First, let’s be clear — mobile isn’t a zero sum game as the market is expanding rapidly around the world. That is, for Apple to win Google et al don’t have to lose absolutely. However, we can pick relative winners and losers, and so far it’s pretty clear who’s on top.
Apple sold a lot of smartphones over the weekend. In fact, the company announced it sold more than 4 million iPhone 4Ses alone and that 25 million people have downloaded and are using iOS 5.
“iPhone 4S is off to a great start with more than four million sold in its first weekend—the most ever for a phone and more than double the iPhone 4 launch during its first three days,” said Philip Schiller, senior vice president, Worldwide Product Marketing, Apple. “iPhone 4S is a hit with customers around the world…”
Yes, double the record setting iPhone 4 and likely at least four times more than the best number posted by any Android, Blackberry or whatever. Further, the iPhone 4S sold 4 million units in just three days or half the number the Microsoft Kinnect, the fastest selling consumer electronic in history, did over the course of two months.
Yeah, the sound you just heard was a sonic boom and it emanated from Cupertino.
Follow the money
Whereas Google’s mobile revenues skyrocketed from $1 billion to $2.5 billion year over year, that’s really small change. How small?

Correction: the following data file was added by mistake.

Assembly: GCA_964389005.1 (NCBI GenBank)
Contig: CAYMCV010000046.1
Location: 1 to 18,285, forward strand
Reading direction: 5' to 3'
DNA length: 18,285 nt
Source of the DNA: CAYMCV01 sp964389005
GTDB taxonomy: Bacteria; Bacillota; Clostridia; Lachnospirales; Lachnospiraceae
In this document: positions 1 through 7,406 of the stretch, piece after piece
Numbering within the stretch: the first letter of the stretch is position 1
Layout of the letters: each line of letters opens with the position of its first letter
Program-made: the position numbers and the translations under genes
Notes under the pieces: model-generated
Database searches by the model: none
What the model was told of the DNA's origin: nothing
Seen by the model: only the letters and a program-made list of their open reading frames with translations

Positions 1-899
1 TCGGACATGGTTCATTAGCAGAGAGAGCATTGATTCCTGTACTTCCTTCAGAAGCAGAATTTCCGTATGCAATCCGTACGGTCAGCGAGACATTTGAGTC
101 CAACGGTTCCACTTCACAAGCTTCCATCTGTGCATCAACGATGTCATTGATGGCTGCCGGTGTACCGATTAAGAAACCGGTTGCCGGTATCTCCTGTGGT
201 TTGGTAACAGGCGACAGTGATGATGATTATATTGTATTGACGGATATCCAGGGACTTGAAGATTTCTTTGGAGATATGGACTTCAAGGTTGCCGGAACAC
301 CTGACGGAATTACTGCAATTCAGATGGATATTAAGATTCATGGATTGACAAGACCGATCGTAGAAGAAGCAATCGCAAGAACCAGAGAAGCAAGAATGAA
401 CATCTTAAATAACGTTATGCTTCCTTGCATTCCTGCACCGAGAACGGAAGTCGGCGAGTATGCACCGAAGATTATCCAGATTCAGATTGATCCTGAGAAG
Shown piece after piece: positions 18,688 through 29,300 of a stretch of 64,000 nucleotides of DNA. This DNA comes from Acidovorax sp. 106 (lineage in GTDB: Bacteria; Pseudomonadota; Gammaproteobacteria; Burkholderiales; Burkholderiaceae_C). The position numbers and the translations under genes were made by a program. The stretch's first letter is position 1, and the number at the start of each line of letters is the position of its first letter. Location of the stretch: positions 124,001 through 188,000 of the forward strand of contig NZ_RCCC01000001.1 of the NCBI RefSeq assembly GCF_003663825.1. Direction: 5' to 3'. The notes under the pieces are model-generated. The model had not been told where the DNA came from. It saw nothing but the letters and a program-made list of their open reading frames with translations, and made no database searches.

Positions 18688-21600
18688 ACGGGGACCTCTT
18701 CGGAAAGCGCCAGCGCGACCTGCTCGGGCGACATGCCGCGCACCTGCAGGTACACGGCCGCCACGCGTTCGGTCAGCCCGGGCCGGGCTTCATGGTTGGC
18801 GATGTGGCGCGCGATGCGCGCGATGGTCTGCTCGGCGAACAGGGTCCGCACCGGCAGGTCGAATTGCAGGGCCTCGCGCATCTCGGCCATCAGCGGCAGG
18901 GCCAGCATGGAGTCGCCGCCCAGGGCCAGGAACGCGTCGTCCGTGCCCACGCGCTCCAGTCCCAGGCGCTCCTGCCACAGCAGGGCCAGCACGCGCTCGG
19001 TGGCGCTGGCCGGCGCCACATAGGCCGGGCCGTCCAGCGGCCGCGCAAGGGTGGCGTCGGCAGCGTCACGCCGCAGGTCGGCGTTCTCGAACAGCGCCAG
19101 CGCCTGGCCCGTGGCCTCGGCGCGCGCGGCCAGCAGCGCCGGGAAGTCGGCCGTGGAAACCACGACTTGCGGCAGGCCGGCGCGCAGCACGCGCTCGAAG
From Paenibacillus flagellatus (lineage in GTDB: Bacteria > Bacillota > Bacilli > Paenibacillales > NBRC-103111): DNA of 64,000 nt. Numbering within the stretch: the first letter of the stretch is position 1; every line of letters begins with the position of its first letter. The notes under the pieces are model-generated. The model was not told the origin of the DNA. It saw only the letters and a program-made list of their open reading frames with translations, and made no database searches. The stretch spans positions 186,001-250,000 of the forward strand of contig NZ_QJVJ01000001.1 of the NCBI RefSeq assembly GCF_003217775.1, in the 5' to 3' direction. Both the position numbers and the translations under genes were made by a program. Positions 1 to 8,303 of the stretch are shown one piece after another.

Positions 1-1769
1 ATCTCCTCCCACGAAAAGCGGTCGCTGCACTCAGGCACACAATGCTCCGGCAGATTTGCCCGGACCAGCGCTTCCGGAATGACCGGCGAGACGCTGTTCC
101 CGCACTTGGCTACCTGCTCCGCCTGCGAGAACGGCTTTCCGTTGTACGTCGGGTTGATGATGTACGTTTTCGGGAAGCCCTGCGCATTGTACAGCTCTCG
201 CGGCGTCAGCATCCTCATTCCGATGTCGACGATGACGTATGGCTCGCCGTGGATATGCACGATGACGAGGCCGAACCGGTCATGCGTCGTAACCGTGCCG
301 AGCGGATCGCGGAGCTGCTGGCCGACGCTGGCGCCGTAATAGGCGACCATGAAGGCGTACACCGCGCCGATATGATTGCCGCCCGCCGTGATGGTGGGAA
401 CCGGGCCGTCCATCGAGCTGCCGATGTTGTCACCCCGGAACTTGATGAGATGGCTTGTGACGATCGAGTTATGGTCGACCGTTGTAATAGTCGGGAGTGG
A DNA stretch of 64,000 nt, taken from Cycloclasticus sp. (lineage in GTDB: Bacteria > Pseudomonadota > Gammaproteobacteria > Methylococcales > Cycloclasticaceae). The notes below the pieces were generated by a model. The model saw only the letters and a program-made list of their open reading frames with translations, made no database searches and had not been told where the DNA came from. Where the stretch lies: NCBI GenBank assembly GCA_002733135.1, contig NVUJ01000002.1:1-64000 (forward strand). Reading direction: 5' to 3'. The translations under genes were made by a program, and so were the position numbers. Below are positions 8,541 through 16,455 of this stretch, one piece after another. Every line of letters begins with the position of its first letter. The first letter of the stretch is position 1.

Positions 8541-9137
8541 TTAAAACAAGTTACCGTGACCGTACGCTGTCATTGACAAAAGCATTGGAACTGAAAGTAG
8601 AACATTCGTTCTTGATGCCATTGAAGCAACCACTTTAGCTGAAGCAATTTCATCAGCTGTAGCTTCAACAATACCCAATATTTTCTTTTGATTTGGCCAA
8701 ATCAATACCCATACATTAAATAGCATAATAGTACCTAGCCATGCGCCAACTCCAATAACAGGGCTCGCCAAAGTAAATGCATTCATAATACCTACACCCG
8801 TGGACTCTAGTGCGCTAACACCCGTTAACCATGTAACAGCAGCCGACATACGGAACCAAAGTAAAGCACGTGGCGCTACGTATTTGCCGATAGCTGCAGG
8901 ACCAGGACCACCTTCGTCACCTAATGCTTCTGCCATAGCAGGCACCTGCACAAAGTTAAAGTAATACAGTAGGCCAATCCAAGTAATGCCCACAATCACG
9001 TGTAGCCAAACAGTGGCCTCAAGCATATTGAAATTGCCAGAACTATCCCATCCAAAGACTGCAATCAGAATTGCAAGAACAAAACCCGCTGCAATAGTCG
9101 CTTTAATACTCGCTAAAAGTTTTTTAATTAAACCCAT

The interesting twist is this calculation assumes Apple only sold the lower cost 16GB iPhone 4S. Moreover, it’s certain the mothership also sold many — perhaps millions — of its previous generation iPhone 4 and iPhone 3GS.
Additionally, that $2.6 billion doesn’t include app or peripheral revenue, the lion’s share of which goes to third-party developers and hardware makers.
And, the carriers? Market leaders Verizon and AT&T are both reporting record sales, while also ran Sprint claims its best sales ever — finally they have a hit after failing time and again with webOS and Android powered devices.
Apple’s happy and its partners are happy, too.
Winning or leading?
Again, Google et al don’t have to lose for Apple to win. Nevertheless, at this specific moment in time, there’s no question which company and platform are on top — that’s absolutely clear.
Where things get dicey, however, is over the long time. The sustainability of a platform depends on how much money the various partners can put into development and ecosystems, which comes straight out of revenue.
In Google’s case, they’re spending to develop an operating system so people will continue to use their search which drives ad clicks. Right now, this roundabout mobile business model is at best a loss leader.
Eventually, as the market saturates, mobile’s growth potential shrink’s toward zero and the game gets reduced to who can put up the biggest numbers.
Which leaves me asking the question again — why is Google in this business?. Seriously, Ice Cream Sandwich needs to be more than a home run…
What’s your take?